Here, police arrested Landeo in July 2013 and he remained in custody, unable to make bail until trial. Toth filed a motion to dismiss the case on constitutional speedy trial grounds on November 22, 2016. On February 22, 2017, the trial court held a hearing on the motion. The trial court denied Toth's motion, noting that "the delays throughout this case are primarily by the determined and deliberate or intentional acts by Mr. Landeo. . . . He has made a deliberate effort to delay this himself as long as he can." On February 27, 2017, Landeo filed an affidavit stating that he did not consent to trial.
The Sixth Amendment affords criminal defendants the right to a speedy trial. State v. Pressley, 290 Kan. 24, 27, 223 P.3d 299 (2010). Appellate courts exercise unlimited review to determine whether a defendant's constitutional speedy trial rights were violated. State v. Rivera, 277 Kan. 109, 113, 83 P.3d 169 (2004). In Barker v. Wingo, 407 U.S. 514, 92 S. Ct. 2182, 33 L. Ed. 2d 101 (1972), the United States Supreme Court laid out four factors courts must consider to determine if a defendant's constitutional speedy trial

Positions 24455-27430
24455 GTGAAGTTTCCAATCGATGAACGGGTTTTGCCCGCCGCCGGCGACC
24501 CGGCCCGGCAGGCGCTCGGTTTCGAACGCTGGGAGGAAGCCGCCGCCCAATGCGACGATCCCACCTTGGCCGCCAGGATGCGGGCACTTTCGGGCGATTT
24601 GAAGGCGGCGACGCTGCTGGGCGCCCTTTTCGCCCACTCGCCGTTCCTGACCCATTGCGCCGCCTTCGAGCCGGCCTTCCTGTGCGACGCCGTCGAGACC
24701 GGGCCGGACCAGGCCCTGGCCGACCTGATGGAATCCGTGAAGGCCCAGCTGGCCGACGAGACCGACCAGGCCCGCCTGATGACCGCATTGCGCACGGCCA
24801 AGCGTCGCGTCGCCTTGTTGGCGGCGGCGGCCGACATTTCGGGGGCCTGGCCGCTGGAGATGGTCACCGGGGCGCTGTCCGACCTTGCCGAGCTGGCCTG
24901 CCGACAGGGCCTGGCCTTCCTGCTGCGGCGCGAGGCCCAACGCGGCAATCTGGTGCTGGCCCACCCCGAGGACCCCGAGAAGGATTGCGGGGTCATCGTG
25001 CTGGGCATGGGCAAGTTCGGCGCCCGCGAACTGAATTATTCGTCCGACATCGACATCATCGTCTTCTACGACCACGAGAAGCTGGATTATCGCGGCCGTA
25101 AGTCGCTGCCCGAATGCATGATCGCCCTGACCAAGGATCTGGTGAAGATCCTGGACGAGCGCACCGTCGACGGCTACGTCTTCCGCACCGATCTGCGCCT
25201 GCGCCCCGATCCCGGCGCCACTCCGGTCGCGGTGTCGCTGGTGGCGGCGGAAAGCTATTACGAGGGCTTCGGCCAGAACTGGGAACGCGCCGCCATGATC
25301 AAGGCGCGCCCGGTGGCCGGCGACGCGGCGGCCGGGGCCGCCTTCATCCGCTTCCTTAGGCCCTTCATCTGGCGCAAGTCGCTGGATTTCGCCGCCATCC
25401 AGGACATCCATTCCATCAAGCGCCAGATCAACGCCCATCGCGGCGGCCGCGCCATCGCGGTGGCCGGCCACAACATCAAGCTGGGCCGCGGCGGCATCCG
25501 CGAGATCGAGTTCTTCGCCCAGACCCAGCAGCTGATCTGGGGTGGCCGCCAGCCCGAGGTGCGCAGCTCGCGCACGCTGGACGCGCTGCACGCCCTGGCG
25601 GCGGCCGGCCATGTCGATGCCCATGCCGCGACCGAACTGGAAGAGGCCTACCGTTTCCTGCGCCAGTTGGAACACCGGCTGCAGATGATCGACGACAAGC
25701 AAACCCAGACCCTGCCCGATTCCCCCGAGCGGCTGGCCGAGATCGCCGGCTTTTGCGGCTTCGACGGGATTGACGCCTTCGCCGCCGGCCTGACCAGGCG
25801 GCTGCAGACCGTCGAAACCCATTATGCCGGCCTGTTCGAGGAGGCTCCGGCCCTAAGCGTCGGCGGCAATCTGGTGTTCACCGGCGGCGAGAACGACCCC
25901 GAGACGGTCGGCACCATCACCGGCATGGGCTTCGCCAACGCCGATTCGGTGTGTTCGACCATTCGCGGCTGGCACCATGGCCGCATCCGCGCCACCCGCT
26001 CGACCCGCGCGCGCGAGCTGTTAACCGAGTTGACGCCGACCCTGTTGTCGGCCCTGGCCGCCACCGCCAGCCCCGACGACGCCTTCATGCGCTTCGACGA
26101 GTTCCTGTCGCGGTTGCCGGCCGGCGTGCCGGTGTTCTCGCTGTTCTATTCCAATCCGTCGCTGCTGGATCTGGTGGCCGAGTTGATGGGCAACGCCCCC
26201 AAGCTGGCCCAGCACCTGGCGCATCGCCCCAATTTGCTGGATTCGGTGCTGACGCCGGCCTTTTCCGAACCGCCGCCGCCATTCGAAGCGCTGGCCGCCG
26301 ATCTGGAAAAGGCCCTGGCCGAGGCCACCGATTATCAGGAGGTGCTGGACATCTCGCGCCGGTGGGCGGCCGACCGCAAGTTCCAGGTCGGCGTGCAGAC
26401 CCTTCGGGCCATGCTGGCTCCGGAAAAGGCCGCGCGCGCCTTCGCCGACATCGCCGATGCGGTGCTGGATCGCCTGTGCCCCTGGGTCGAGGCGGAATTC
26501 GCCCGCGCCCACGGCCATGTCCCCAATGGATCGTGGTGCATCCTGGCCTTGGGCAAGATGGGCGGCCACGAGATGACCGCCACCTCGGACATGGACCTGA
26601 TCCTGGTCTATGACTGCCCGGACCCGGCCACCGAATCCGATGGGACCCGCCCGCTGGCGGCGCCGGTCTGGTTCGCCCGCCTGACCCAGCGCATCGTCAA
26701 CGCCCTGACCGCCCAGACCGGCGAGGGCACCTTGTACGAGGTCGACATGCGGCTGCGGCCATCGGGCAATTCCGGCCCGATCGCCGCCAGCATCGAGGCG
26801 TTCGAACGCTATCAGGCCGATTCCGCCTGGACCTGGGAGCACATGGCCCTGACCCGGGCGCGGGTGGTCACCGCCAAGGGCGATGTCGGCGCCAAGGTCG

rights have been violated. They include: "(1) the length of the delay, (2) the reason for the delay, (3) the defendant's assertion of his or her right, and (4) prejudice to the defendant." State v. Gill, 48 Kan. App. 2d 102, 108, 283 P.3d 236 (2012) (citing Barker, 407 U.S. at 530). "None of the factors are controlling in determining whether a defendant's constitutional right to a speedy trial has been violated, but the factors must be considered together with such other circumstances as may be relevant." 48 Kan. App. 2d at 108.
Length of the delay
The trial court found that the length of the delay in this case was presumptively prejudicial; both Landeo and the State agree with this assessment on appeal.